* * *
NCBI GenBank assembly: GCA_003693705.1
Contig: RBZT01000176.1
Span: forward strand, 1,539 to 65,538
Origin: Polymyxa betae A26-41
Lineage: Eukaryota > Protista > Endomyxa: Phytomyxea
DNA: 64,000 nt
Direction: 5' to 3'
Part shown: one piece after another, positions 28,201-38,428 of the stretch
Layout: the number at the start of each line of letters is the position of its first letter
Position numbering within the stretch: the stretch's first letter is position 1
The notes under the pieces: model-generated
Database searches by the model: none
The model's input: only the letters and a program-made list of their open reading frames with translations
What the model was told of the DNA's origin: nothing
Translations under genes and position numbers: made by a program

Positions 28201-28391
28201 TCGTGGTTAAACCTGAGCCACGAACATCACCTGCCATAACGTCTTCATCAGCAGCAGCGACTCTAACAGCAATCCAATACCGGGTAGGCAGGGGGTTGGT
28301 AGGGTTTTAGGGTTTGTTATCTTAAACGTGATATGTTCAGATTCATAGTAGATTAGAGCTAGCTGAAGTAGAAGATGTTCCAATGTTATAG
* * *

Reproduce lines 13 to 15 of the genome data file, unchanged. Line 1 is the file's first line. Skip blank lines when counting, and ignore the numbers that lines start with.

The model's input: only the letters and a program-made list of their open reading frames with translations
What the model was told of the DNA's origin: nothing
Translations under genes and position numbers: made by a program